What is it like to be a student at BBS? Here is where they have their say on campus life, tips of Bologna, and much more. Written by and for the Students.
Read here the other posts published.
“It is good to have an end to journey toward; but it is the journey that matters in the end.”
– Ernest Hemingway
It all started when I applied to a school in an unknown world. Little did I know that this one step would change the course of my life. When I started writing for the journal, I was thinking “What is the best part of BBS?” Well, it is not only the “school” in itself or the “courses”, but the people that manages it, that study next to me and those who live it.
I got a chance to listen to many important people of various industries, which I could not even dream of before. For example: Andrea Pontremoli – CEO of Dallara Automobili, Maurizio Reggiani – R&D Director in Lamborghini, Fabio Zaffagnini – Creator of Rockin’1000, among many more.
Maurizio Arrivabene – Team Principal of Scuderia Ferrari and Managing Director of the Gestione Sportiva – said “We don’t need heroes. We need normal people. People, who are humble, dedicated and determined”.
In the last few months, I have made some really good friends. I have met some really inspirational people. Some of them struggled with life threatening diseases and won, others faced tremendous troubles in their lives and chose not to give up while fighting for their beliefs. I also have met people who turned the pages of their past to start a new one, choosing to smile every day and dream big to do what they love to do. I have a long list!
I have learnt something from each one of my classmates, meaning 70 new things. Those things have changed the perspective of how I look at life and happiness. I hope to keep learning and being inspired from them now and in the future!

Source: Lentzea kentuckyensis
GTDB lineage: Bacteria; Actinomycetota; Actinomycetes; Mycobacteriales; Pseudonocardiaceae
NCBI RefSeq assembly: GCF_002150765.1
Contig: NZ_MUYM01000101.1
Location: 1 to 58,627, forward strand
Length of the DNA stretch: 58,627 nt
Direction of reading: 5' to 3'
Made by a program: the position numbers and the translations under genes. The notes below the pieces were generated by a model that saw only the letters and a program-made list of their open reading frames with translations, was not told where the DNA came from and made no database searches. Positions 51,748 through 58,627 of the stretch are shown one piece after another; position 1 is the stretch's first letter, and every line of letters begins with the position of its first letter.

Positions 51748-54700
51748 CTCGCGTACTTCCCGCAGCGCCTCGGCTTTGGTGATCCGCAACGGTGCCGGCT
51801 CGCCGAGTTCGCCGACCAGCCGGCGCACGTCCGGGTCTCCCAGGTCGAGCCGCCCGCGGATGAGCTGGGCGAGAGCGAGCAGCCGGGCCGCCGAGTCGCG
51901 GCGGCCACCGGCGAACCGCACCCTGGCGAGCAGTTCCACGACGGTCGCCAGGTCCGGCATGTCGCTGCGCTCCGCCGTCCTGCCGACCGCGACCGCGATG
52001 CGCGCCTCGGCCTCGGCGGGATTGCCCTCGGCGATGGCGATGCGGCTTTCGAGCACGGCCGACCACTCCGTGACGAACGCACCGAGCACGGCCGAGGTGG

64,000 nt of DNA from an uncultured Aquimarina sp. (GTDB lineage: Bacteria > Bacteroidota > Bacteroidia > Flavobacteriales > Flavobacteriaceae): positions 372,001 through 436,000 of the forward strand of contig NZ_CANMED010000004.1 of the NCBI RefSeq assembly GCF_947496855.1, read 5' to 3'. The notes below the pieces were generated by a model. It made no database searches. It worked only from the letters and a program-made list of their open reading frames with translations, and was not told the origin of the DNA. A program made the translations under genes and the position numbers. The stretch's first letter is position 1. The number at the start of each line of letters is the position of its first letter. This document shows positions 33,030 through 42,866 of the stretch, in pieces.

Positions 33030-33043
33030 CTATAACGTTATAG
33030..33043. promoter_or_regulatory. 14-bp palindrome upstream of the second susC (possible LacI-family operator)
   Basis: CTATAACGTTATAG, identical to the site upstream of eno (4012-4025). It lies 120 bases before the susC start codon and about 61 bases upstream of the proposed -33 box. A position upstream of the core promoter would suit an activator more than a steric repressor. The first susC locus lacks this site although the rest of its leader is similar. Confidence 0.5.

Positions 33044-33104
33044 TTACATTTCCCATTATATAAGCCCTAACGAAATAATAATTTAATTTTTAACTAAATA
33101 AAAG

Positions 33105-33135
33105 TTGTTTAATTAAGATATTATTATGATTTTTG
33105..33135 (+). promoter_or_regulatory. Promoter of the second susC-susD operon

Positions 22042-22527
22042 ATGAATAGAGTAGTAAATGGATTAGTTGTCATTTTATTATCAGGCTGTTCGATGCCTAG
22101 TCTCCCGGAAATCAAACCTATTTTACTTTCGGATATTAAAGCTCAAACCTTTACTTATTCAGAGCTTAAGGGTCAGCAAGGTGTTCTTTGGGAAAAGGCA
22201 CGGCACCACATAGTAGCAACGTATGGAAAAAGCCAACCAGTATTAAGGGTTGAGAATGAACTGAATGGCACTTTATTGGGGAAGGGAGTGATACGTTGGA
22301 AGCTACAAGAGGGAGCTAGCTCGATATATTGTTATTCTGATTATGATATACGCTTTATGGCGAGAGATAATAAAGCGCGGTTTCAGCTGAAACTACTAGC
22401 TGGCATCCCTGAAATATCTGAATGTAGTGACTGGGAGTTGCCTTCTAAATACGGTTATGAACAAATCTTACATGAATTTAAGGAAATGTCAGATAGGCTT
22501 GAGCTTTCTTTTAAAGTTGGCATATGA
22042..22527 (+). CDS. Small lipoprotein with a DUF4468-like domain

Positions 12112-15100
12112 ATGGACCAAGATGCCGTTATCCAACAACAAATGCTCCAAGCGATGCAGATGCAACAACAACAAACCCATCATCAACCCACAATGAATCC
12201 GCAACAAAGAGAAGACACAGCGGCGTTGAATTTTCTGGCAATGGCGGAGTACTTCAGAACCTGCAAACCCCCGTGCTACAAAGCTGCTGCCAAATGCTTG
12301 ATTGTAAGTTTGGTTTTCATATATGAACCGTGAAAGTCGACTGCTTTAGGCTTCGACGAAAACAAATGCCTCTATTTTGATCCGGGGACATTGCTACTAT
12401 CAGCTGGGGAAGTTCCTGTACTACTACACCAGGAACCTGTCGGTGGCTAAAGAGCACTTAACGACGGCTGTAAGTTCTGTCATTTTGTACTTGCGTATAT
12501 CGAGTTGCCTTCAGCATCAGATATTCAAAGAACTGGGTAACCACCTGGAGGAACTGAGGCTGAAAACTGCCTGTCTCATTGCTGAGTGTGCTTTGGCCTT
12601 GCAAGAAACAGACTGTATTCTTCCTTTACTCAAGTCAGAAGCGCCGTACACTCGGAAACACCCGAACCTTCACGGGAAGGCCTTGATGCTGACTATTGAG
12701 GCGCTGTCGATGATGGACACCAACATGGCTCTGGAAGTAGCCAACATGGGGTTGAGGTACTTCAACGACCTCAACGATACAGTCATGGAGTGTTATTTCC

Aditi Tiwari - India
Global MBA in Innovation Management / Mechanics & Automation., class 2015/2016
May 6th, 2016
Having been in Italy for six months I cannot help but notice one particular stark contrast from my American home. What stands out most to me here is how Italians are just naturally cool and generally calm when ordering coffee.
Just to illustrate an example: in America, when you go inside a Starbucks, there is always a visible line, and people instinctively know how to form said line. It is understood who is where within. There are ropes and poles to help people form the line and navigate their way through it on their way to the counter. There is no cutting in line. No exceptions. I do not suggest attempting it because everyone there is watching everyone else to make sure that they stay put. When you do finally arrive at the counter to order a frenzy of thought occurs: “did the barista get my order right? I hope he spelled my name correctly. I also hope there is no one else here with a similar name or a similar order. I don’t have time for that today!”
What I find so refreshing about this is that the Italians seem to have mastered the idea of not worrying about things that do not need to be worried about. “Everyone at the bar who wants a coffee gets one. They make it all seem so simple”.
Aaron Mann – United States
Global MBA in Design, Fashion and Luxury Goods, class 2015/2016
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